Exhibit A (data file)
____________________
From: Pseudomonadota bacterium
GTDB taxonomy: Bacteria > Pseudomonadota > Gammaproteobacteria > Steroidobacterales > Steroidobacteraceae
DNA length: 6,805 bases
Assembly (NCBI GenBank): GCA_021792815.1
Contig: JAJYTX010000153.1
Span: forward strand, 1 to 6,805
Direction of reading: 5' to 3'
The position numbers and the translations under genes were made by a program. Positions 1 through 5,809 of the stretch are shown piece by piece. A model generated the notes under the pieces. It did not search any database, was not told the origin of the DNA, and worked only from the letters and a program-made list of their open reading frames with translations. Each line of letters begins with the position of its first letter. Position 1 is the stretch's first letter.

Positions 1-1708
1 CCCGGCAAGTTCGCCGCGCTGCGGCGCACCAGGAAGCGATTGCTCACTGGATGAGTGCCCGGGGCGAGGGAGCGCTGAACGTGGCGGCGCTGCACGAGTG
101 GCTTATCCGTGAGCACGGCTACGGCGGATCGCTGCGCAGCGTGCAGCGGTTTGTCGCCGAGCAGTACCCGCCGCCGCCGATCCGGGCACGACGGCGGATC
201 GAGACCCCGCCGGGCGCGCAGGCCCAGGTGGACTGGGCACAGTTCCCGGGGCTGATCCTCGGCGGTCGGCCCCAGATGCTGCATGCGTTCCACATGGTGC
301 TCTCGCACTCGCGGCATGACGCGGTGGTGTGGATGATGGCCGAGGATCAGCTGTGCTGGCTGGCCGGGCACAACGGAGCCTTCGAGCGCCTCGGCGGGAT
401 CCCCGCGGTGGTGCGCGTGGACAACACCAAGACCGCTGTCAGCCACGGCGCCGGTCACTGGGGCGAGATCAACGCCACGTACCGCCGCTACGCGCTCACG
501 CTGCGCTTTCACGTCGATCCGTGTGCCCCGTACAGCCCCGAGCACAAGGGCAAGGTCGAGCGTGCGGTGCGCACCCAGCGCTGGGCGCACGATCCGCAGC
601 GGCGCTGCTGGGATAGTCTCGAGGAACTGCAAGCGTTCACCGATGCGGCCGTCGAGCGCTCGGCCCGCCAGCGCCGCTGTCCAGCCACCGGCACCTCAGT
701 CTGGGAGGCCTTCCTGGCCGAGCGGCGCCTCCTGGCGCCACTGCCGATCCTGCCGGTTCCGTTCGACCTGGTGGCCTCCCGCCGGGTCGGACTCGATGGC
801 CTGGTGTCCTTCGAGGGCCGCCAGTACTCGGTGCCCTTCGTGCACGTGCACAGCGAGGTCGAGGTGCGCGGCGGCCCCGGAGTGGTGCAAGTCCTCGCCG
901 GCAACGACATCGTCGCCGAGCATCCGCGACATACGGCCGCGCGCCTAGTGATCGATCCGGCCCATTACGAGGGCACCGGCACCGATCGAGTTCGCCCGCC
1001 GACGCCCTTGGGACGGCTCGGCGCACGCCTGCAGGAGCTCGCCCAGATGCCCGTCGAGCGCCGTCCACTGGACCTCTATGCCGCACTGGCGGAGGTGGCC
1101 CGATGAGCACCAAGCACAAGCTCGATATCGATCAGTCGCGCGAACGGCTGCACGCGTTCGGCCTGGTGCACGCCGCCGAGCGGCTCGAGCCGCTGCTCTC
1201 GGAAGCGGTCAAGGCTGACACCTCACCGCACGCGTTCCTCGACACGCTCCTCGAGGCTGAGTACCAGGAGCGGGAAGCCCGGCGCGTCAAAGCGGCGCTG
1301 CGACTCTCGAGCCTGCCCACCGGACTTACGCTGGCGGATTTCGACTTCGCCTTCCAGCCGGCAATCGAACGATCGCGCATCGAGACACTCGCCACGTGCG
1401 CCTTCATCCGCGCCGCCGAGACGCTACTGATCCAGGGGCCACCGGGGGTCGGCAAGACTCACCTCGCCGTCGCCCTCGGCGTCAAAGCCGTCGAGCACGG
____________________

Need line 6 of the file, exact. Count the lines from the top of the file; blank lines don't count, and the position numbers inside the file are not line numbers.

Span: forward strand, 1 to 6,805